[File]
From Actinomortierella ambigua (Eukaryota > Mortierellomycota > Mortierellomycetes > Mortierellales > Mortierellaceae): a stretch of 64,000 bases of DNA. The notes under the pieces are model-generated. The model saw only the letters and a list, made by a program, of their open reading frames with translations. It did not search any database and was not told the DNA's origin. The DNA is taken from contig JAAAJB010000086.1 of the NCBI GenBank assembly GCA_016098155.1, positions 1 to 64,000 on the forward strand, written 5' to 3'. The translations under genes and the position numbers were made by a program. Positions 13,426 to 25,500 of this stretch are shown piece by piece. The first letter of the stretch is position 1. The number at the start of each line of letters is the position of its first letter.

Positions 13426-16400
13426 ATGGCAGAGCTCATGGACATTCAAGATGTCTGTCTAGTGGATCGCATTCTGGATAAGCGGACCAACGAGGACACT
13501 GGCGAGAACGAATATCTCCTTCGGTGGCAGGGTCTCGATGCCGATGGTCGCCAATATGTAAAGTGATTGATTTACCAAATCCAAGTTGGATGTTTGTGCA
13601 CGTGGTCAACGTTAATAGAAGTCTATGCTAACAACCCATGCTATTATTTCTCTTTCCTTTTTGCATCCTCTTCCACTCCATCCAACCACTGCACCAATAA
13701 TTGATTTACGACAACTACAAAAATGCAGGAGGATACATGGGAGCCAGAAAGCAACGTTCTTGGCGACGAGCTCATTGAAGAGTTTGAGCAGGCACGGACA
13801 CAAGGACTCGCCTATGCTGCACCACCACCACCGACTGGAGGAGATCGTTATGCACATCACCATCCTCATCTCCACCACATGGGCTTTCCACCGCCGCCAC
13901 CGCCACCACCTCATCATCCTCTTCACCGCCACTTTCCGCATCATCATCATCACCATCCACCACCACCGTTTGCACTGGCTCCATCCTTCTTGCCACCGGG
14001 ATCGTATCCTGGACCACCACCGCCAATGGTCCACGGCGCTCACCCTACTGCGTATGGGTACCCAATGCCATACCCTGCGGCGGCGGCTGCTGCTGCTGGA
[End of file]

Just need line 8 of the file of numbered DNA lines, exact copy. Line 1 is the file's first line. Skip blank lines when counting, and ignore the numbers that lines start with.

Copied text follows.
13901 CGCCACCACCTCATCATCCTCTTCACCGCCACTTTCCGCATCATCATCATCACCATCCACCACCACCGTTTGCACTGGCTCCATCCTTCTTGCCACCGGG